What a great article. I have learned a lot on CBD/Hemp. I personally have testimonials that prove that it works and changes lives. My father for one has anxiety and it has helped him tremendously. There are so many benefits but not enough time to mention. I do know it works but I also know not all are equal. There are 5 things you really need to look for when picking one.
The same terms could be applied to what's actually in CBD products. While some do contain CBD, others (often marketed as "CBD-rich hemp oil") may have barely any, Asquith says. And depending on state laws, they can include varying levels of THC too – a combination shown to have some benefits, but also drawbacks, of course, if you're not looking for a high. "People will play all these games with the numbers because the consumers aren't really educated in this space yet and it's easy to get taken advantage of," he says. "It's the milligrams of the actual CBD molecule that matter."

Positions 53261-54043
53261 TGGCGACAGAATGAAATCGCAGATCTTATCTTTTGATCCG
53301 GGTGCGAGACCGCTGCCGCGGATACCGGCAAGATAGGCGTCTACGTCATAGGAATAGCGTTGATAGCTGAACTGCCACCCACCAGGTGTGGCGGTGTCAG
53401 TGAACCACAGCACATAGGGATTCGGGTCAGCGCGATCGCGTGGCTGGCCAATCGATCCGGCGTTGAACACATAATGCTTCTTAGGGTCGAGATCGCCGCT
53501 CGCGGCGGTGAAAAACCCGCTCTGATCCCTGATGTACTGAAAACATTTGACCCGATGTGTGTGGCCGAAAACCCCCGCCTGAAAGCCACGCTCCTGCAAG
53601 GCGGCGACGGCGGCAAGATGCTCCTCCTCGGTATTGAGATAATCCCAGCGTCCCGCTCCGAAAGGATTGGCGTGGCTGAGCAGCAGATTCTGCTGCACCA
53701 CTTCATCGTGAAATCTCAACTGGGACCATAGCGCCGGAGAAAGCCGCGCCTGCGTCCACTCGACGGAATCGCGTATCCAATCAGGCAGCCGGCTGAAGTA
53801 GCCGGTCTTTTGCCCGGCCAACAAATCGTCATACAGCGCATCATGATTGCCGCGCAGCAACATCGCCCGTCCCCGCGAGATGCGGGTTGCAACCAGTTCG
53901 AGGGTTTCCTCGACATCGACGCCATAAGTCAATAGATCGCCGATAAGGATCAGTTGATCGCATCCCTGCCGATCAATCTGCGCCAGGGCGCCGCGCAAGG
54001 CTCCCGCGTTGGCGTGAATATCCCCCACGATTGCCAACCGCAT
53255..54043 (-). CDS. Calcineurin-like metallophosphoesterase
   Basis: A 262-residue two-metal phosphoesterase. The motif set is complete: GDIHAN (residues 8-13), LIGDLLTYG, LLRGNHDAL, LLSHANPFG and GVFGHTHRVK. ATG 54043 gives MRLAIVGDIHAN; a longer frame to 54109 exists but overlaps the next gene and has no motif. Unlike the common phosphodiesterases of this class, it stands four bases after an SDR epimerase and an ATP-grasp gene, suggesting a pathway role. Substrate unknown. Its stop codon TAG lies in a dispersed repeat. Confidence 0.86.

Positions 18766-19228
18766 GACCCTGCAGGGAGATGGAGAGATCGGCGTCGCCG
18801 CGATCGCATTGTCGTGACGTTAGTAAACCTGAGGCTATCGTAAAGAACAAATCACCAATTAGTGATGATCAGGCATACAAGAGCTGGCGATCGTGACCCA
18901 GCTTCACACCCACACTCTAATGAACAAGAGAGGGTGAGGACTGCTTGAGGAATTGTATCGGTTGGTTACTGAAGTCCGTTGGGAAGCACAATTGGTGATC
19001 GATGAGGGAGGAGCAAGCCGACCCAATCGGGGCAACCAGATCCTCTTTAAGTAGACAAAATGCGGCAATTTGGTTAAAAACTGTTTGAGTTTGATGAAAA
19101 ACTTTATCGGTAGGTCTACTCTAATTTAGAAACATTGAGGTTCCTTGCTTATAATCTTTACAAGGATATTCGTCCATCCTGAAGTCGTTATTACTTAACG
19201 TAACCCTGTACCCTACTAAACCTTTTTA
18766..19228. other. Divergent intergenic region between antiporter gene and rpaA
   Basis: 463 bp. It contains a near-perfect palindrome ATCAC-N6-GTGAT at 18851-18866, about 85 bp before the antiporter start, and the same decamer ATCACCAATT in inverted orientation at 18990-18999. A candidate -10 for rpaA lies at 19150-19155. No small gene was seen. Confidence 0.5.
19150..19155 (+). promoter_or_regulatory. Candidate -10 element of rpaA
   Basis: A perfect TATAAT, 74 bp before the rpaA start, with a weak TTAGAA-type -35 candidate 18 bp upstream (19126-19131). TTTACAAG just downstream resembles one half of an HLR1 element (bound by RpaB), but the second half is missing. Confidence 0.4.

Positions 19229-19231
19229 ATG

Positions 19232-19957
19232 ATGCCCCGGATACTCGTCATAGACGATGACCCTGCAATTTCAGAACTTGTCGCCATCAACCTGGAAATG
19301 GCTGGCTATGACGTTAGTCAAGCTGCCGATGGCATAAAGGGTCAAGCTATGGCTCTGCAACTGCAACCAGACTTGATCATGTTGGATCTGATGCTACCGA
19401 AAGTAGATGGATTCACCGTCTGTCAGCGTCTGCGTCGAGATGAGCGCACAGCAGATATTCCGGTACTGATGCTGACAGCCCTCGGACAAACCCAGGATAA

Hemp oil does have a number of uses and is often marketed as a cooking oil or a product that is good for moisturizing the skin. It is also used in the production of certain soaps, shampoos, and foods. It is also a basic ingredient for bio-fuel and even a more sustainable form of plastic. Hemp has been cultivated and used for roughly 10,000 years, and it definitely has useful purposes. However, a lack of cannabinoids, namely CBD, means that it has little therapeutic value.